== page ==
"Dreams" was a nice choice to calm the room down and give us some time to sway together before the big end to the set. "Well we've been traveling with these guys all week, and we figured it's time - we might as well play some damn music together." Jeff welcomed Brett and Mike from Grandpa's Cough Medicine to the stage, and paused to say "I think the life raft has hit maximum capacity" as they all tried to find their place on the teeny stage for the storm that was getting ready to hit. "Death Trip" came in hard and heavy and got the crowd all riled up. This was a huge, 9-minute "Death Trip" that had us all holding our sides and panting for breath, but there wasn't even a pause before Jason came in with that wonderful hillbilly fiddle and slammed us with "Wheel Hoss". Holy cow. That's what I'm talking about! "Wheel Hoss" is always a welcome sight on a setlist, but this was bonkers. I was in the balcony for this part of the show, and was so glad I was because I got the best view looking down at the seven guys completely shredding it on stage while the crowd lost their minds.

Whew! That first set was a lot of fun, but a lot of work. People were partying pretty hard, and it was a constant struggle keeping people and their drinks off of me. But that's how it goes sometimes, and it sure wasn't getting me down. But all first set I kept looking around, wondering where in the heck Eric had run off to. I mean, the Freebird Live is a pretty darn small place, and I couldn't believe that he could be there and I wouldn't see him. Well, I found my answer when he found me at set break and let me know he fell asleep when he took his camera back to the room... and he missed half of the first set! What?! Silly (d)Eric.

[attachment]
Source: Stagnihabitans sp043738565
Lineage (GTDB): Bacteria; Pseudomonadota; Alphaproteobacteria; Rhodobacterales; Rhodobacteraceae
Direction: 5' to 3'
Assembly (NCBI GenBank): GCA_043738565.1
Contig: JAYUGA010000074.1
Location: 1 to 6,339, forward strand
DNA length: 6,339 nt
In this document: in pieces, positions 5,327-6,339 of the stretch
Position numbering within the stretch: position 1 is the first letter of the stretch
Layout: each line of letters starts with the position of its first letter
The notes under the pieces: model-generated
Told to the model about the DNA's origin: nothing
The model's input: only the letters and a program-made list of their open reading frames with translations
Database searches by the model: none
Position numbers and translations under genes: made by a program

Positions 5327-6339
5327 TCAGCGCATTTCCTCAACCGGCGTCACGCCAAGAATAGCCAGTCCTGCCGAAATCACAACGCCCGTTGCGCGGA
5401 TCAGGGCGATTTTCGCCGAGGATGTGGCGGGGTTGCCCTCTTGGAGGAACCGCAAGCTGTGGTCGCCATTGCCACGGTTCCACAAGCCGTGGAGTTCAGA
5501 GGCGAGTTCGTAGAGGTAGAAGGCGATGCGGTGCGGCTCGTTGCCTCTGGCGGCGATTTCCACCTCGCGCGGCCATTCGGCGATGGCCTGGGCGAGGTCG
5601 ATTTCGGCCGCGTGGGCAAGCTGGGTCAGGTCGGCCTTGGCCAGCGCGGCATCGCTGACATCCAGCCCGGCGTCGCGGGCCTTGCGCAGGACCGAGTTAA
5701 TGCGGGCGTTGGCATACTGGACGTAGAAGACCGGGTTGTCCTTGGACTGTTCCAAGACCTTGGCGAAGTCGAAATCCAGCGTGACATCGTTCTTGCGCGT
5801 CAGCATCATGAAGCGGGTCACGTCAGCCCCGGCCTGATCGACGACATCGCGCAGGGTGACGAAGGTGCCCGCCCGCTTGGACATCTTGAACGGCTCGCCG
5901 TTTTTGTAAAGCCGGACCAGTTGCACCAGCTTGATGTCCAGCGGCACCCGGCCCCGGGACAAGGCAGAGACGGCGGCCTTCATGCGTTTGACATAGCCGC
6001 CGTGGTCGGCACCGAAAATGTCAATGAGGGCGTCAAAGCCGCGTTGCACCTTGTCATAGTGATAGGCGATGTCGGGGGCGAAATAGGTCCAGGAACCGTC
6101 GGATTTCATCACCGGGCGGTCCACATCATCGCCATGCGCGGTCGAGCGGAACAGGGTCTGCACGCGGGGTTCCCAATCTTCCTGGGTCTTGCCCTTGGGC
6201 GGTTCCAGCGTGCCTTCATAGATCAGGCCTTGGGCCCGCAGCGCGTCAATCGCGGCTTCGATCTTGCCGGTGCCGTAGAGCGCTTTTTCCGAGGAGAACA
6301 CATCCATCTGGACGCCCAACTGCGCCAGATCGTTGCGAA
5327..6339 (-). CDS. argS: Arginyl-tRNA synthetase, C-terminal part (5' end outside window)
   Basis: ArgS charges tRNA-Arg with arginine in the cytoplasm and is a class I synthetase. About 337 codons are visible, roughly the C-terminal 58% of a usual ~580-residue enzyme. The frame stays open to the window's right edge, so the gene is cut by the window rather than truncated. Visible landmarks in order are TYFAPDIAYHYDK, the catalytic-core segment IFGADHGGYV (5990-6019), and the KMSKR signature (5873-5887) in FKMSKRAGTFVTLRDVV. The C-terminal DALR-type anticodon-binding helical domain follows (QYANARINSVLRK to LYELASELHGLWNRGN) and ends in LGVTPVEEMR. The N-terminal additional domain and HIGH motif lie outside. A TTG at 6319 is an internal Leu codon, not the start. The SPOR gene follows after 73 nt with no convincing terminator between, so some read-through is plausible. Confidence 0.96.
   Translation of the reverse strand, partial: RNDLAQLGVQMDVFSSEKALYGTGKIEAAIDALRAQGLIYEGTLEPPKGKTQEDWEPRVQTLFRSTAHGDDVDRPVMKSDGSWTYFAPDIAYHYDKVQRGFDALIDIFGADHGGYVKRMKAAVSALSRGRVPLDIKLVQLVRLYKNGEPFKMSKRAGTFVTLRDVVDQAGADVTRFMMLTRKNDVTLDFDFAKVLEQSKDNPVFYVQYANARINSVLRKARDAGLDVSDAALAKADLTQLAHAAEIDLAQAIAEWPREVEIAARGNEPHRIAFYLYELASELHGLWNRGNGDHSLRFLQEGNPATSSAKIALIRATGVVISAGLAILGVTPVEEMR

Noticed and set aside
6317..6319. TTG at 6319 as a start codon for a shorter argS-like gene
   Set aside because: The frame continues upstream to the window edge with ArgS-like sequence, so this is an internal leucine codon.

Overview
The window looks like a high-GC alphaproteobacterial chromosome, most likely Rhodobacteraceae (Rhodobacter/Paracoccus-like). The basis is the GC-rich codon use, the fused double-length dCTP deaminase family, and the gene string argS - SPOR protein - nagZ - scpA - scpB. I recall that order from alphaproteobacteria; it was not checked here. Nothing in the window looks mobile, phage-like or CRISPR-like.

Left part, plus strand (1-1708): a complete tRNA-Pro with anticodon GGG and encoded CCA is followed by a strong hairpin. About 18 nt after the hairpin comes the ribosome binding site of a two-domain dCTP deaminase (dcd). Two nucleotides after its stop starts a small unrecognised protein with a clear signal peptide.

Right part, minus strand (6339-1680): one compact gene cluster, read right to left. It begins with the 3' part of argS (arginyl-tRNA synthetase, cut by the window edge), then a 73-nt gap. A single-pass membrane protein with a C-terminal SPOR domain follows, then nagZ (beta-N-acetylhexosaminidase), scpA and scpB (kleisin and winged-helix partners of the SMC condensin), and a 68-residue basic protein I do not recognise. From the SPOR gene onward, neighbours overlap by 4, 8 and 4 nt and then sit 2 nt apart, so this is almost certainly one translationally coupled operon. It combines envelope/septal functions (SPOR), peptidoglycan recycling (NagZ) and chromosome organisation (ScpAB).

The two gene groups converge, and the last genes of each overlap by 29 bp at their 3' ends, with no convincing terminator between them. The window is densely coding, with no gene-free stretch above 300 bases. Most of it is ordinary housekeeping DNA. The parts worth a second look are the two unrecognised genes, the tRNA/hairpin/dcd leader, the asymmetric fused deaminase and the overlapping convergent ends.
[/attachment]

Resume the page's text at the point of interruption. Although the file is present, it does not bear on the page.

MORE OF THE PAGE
I made my way back to the front (how? don't ask me) for the second set, which started with a laugh. ETF's friend had drawn a picture on Michael's whiteboard, and when she held it up, Adam showed her that he absolutely would not smile. But then he laughed. We all laughed. We all smiled. And we started the second set with some bluegrass in the form of "Don't Let Your Deal Go Down". The mood was light-hearted and lively as this set started and yet again, Dave and Jason took over. "Welcome back everybody. How'd that bluegrass treat you just then?" Oh Ben, it treated us so right. He then sang us a John Hartford favorite, "Howard Hughes Blues". Damn. This set was starting off strong. "Northern Song" came in next and was beyond inspiring. I always love this song. The first half has its harmonies and the second half has its jams. But again, with the addition of Jason Carter on the fiddle, this version just soared above all others. I got goosebumps as Jeff started his solo. Then Adam's solo grabbed onto me as I bounced and swayed with each pick and bend of his strings. Jason's solo started soft and sweet before it swirled in and sent chills down my spine. Eye contact started shooting between Dave and Jason, over Ben as he so masterfully pounded out the low end, and then the storm hit. The music hit that perfect momentum and the crowd lost all control. As Dave took over the soloing duties, the goosebumps on my arms and the chills down my spine only increased and I could feel the electricity in the air, connecting all of us. Everything came together so perfectly in this song, and I blame Jason Carter. When the song ended, I looked over at Michael, and his whiteboard said it best: "Can we keep him?"